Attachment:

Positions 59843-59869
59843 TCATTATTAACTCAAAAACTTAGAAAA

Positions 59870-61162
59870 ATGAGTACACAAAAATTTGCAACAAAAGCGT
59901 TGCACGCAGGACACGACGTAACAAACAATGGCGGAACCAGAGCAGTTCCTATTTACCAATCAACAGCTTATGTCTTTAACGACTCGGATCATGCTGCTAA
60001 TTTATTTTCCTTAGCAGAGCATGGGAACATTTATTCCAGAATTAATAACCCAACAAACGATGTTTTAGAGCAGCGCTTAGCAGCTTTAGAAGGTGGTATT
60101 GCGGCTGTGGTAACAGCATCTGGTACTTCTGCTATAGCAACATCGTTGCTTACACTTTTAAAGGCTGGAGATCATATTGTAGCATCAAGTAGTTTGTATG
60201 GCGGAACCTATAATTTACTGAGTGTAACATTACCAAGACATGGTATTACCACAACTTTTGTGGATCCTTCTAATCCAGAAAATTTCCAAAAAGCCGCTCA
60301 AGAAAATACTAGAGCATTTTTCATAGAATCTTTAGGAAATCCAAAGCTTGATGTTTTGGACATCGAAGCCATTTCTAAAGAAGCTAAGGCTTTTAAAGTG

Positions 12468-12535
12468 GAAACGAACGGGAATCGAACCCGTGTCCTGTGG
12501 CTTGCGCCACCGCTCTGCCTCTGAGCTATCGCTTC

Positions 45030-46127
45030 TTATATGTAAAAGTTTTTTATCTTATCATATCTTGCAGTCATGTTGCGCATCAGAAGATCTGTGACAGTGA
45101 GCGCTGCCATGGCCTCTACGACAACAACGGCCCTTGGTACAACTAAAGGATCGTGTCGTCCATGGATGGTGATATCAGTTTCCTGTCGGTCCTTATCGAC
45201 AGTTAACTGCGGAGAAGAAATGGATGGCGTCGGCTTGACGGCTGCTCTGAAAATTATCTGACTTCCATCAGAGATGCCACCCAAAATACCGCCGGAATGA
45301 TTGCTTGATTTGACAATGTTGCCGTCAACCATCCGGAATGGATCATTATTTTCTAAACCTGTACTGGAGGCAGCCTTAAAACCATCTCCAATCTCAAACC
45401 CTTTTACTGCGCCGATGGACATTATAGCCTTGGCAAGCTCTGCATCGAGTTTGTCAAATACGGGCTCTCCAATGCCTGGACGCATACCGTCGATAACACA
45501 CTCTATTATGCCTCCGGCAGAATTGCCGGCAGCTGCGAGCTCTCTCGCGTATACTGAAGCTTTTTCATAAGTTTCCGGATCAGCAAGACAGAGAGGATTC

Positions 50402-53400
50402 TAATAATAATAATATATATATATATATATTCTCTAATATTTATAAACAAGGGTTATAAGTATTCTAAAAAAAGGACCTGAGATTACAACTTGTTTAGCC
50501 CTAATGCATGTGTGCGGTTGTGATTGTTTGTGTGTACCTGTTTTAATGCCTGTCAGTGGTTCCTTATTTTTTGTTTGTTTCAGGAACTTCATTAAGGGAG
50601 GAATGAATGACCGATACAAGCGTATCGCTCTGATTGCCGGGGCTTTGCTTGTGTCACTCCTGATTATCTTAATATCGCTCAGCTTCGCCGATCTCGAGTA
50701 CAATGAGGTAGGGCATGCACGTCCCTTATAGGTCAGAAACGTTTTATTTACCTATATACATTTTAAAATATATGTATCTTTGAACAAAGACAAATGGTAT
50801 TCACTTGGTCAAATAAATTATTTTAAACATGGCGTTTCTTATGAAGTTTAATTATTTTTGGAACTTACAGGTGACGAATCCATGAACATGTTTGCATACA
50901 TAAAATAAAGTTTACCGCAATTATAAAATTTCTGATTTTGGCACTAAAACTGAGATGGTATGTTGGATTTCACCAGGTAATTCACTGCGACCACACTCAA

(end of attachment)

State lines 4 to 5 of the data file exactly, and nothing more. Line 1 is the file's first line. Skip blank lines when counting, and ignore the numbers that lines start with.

59870 ATGAGTACACAAAAATTTGCAACAAAAGCGT
59901 TGCACGCAGGACACGACGTAACAAACAATGGCGGAACCAGAGCAGTTCCTATTTACCAATCAACAGCTTATGTCTTTAACGACTCGGATCATGCTGCTAA